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Pain Management Coding Alert

Compliance:

Are You Ready for Even More EHR & HIPAA Compliance Scrutiny?

You’d better be, because lots of times are on the OIG’s radar.

If you thought HIPAA enforcement efforts couldn’t get any more severe, think again. Compliance relating to electronic protected health information (ePHI) and electronic health records (EHRs) is firmly in the HHS Office of Inspector General (OIG) sights.

Here’s what you can expect in the coming year from the OIG, according to the group’s fiscal year (FY) 2016 Work Plan.

Watch for Potential OCR Oversight Changes

In FY 2016, the OIG will take a hard look at whether the HHS Office for Civil Rights (OCR) is providing adequate oversight of ePHI security, according to the Work Plan. Citing the findings of prior OIG audits, the watchdog stated that OCR has not assessed the risks, established priorities, or implemented controls for its Health Information Technology for Economic and Clinical Health (HITECH) Act requirement to provide for periodic audits of covered entities (CEs) and business associates (BAs) to ensure compliance with the Act and HIPAA requirements.

Result: Therefore, OCR had limited assurance that CEs and BAs adequately protected ePHI in the past, the OIG charged. Prior OIG audits also found “numerous vulnerabilities in the systems and controls to protect ePHI at selected [CEs].”

Expect a Closer Look at EHR Incentive Payments

As part of its “Delivery System Reform” efforts, the OIG will review the extent to which providers participating in Accountable Care Organizations (ACOs) in the Medicare Shared Savings Program (MSSP) use EHRs to exchange health information in achieving care coordination goals. The OIG will also assess providers’ use of EHRs to identify best practices and possible challenges for exchanging and using health data, such as degree of interoperability, financial barriers, or information blocking.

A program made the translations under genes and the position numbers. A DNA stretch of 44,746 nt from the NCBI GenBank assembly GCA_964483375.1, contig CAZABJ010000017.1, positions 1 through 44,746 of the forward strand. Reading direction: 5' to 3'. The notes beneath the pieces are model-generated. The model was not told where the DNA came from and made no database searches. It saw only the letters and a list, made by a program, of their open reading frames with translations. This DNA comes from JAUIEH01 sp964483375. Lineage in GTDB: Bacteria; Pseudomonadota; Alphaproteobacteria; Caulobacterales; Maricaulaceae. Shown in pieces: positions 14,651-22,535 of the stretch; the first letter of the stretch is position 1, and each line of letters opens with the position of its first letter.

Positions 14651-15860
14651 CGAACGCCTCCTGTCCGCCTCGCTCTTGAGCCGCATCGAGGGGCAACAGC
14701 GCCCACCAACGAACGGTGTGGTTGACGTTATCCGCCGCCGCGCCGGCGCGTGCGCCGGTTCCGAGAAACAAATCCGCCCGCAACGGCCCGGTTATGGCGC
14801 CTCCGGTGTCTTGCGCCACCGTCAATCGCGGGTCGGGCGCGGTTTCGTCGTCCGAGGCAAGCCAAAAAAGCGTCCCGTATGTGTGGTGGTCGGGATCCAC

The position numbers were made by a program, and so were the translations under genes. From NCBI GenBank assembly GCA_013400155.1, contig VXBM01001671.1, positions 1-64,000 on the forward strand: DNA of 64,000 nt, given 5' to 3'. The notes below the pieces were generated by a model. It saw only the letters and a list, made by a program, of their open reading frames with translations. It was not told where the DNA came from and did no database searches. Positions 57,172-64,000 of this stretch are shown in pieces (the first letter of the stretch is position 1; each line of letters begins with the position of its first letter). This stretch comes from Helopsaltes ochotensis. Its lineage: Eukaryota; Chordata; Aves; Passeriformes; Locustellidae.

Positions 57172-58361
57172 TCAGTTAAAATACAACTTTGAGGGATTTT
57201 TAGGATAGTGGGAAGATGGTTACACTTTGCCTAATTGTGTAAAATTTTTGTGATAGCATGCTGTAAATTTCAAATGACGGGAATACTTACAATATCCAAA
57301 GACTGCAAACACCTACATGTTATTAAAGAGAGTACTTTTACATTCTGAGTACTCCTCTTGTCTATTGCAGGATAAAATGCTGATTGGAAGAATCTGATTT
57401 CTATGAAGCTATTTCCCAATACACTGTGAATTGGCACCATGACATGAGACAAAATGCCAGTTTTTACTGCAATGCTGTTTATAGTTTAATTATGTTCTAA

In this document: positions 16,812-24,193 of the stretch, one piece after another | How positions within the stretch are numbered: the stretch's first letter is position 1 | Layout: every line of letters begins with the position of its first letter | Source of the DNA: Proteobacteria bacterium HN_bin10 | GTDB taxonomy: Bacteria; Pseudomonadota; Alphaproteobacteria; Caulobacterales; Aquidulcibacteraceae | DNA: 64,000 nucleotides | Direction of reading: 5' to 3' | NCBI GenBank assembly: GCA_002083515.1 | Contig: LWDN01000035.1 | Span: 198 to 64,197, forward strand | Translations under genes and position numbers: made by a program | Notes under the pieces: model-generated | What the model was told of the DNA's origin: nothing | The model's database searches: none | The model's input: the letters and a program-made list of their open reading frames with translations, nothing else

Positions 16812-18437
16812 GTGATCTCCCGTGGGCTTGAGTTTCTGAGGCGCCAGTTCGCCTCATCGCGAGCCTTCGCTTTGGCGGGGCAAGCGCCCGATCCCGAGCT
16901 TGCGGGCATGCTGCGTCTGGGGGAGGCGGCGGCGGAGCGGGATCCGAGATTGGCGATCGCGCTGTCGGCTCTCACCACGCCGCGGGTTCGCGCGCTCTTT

Also on the OIG’s radar screen are the Medicare and Medicaid incentive payments for adopting EHRs. The OIG plans to review the incentive payment system, as well as Centers for Medicare & Medicaid Services (CMS) safeguards to prevent erroneous incentive payments. CMS’s plans to oversee incentive payments and corrective actions it’s taken regarding erroneous incentive payments will also be under the microscope.

Cost: As of July 2015, Medicare EHR incentive payments totaled more than $20 billion and Medicaid incentive payments totaled more than $9 billion. The OIG will review incentive payment data to identify payments to providers who should not have received incentive payments, for reasons such as not meeting selected meaningful use criteria.

Get Ready for Even More Audits

Further, the OIG plans to perform audits of various CEs receiving EHR incentive payments from CMS to find out whether they adequately protect ePHI that the certified EHR technology creates or maintains. And one way the OIG will do this is by determining whether you’ve conducted a risk analysis.

Important: “A core meaningful use objective for eligible providers and hospitals is to protect electronic health information created or maintained by certified EHR technology by implementing appropriate technical capabilities,” the OIG stated. “To meet and measure this objective, eligible hospitals must conduct a security risk analysis of certified EHR technology as defined in Federal regulations and use the capabilities and standards of Certified Electronic Health Record Technology.”